With fighters, particularly those with bigger names, generally hating to fight in the early part of a new year due to not wanting to train over the holidays, January and February are often a wasteland stretch for the boxing schedule.
January 2021 isn’t exactly filled with blockbusters, and there’s a woeful lack of balance in the schedule — we’ll have a big fight on Jan. 2 and then basically nothing for three weeks — but there’s maybe a bit more than normal, as the sport is still to some degree playing COVID catch-up after being basically shut down for several months in 2020.
Here’s a look at seven fights of interest coming in January. (All fights subject to change, more than normal, and there could of course be some good undercard bouts for various cards announced soon, too, so keep an eye on the schedule and news!)
7) Karim Guerfi vs Lee McGregor (ESPN+, Jan. 22)
The 24-year-old McGregor (9-0, 7 KO) is an in-house favorite at MTK Global, which is not a sly shot at anyone, they just really like the Edinburgh bantamweight and see big things for his future. And it’s easy to see why. McGregor is charismatic, fun to watch fight, and has talent. He did get a really stiff challenge from Kash Farooq in Nov. 2019, eking out a victory on the cards, which some felt Farooq deserved.
But perhaps more than being a sign that McGregor isn’t what he’s meant to be, it was just a sign that Farooq was even better than expected. That’s the hope, anyway. French veteran Guerfi (29-4, 9 KO) is the current European bantamweight champion, his third time with the belt. He’s very good at this level, but this is his level. If McGregor is what he’s been cracked up to be, he should win, but that’s the question going in. We know how good the 33-year-old Guerfi is. How good is McGregor?
6) Raeese Aleem vs Vic Pasillas (SHO, Jan. 23)
This one will likely really fly under the radar, because on paper there’s nothing overly special about it. The 30-year-old Aleem (17-0, 11 KO) is no blue chip prospect or anything, but he’s scored a couple of solid wins in his last two, beating Adam Lopez and Marcus Bates. The 28-year-old Pasillas (16-0, 9 KO) may be the real story here, and may be a real story in general.
Pasillas turned pro in 2011 and was considered a blue chip type, but his career has been repeatedly derailed and just never quite gotten out of the starting blocks. But back in September, he got a shot on a PBC card that aired on FS1, and he was the absolute show stealer, looking sensational in a win over Ranfis Encarnacion.
If Pasillas is going to make his move at 122 or 126 (he’s even said he can do 130), the time is now. He’s not old, but 28 is the time to give it a run. There are levels to go up the ladder for sure, but 2021 could be a great breakout year for him if things go right, and it could all start here.
5) Felix Alvarado vs DeeJay Kriel (DAZN, Jan. 2)
Alvarado (35-2, 30 KO) defends the IBF 108-pound title on the Garcia-Campbell undercard, facing former 105-pound titlist Kriel (16-1-1, 8 KO) in a big Nicaragua vs South Africa showdown in Texas.
The 25-year-old Kriel beat Carlos Licona for the IBF 105 belt at in Feb. 2019, but never defended it, moving up in weight instead. He hasn’t fought since a nothing win in Nov. 2019, but now he takes his crack at another belt. The 31-year-old Alvarado beat Randy Petalcorin for the vacant IBF 108 title in Oct. 2018, and defended against Reiya Konishi in May 2019, which was the last time he fought. That’s a long layoff.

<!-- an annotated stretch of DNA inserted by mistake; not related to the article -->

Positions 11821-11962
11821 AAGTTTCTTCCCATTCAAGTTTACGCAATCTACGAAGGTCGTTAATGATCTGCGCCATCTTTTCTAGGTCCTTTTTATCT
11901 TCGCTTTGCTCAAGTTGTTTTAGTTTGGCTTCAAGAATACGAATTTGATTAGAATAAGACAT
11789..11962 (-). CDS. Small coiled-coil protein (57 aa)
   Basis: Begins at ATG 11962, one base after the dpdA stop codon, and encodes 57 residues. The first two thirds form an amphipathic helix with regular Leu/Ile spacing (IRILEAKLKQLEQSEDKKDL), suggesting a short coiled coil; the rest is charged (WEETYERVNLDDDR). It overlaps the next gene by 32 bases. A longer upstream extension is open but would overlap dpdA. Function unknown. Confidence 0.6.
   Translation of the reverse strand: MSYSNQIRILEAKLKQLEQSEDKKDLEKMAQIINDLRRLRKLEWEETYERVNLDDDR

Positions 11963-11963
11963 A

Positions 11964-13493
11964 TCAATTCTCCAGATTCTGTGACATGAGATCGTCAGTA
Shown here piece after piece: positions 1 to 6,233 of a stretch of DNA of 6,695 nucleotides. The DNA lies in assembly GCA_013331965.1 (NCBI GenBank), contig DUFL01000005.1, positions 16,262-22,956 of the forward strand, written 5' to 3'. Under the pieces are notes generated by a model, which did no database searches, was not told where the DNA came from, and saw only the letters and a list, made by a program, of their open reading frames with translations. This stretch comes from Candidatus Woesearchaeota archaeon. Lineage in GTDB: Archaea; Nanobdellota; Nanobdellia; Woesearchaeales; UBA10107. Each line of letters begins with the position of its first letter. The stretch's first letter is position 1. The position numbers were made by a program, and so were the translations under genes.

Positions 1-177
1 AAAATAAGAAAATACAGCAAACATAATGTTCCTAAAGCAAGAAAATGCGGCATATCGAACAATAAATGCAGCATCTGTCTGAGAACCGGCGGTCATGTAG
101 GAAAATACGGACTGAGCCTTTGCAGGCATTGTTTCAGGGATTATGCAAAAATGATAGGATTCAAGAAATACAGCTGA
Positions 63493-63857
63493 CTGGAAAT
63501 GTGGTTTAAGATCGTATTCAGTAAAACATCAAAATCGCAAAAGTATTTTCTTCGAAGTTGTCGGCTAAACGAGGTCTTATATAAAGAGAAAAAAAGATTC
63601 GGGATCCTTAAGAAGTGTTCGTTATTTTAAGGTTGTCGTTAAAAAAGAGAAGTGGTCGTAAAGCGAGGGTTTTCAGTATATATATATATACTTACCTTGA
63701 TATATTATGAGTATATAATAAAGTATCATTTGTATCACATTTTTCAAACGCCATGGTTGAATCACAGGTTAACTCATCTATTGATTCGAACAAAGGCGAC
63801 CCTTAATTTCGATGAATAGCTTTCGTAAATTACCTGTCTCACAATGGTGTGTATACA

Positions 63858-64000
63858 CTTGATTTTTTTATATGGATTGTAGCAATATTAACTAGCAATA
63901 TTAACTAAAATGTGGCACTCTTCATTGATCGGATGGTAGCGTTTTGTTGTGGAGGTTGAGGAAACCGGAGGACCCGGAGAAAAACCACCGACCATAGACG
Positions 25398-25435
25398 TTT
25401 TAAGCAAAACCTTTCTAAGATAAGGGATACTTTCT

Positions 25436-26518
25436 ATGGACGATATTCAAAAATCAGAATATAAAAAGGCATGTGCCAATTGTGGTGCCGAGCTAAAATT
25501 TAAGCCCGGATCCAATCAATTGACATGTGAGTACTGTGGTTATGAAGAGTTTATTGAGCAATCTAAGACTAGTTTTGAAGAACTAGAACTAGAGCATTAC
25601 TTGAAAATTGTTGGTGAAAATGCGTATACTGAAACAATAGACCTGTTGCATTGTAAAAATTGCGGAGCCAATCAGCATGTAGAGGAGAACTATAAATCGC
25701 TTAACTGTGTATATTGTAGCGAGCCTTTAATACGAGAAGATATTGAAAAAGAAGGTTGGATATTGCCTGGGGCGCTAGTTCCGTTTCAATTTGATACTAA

This will also be the U.S. debut for Alvarado after his signing with Golden Boy this past February. Kriel’s one and only fight in the States was against Licona. So it’s a rare chance to see two good fighters, both top 10 type guys in their division, fight in the U.S. Hopefully we’ll see even more chances for the lower weight divisions on U.S.-televised cards in 2021, and this is a good start.
4) David Avanesyan vs Josh Kelly (DAZN, Jan. 30)
This fight is long overdue. Avanesyan (26-3-1, 14 KO) and Kelly (10-0-1, 6 KO) were originally supposed to fight in Dec. 2018 on the Kell Brook-Michael Zerafa undercard in Sheffield, but the morning of the fight, Kelly pulled out with an illness, and to say the Avanesyan camp were pissed off would be an understatement. They accused Kelly and his team of simply being afraid of the fight.
Since then, the 32-year-old Avanesyan has been on something of a tear in Spain. He upset Kerman Lejarraga in Mar. 2019 to win the European welterweight title, stopping the home fighter in the ninth round. At the time, there was some belief that Lejarraga was just about ready to go abroad and chase higher glory, but Avanesyan derailed that. And when Lejarraga tried to go right back at Avanesyan for revenge six months later, the Russian stopped him in the first round. In Dec. 2019, Avanesyan beat Jose del Rio in another defense in Spain.
Kelly, 26, has received sort of mixed reviews as a pro. He can fight, but many feel his overly flashy style is just going to get him exposed against better fighters, and that belief gained momentum when he went to a draw with Ray Robinson in June 2019. He returned in Dec. 2019 to beat Wiston Campos, but there is still a lot of doubt about Kelly’s ceiling and how he’s going to fare against tough foes. Avanesyan is not an elite fighter by any stretch of the imagination, but he is good and if he picks up steam in a fight, gains confidence, he can be a real handful. It’s a good matchup, not easy to pick a winner, and there’s some legitimate beef here. What’s not to like?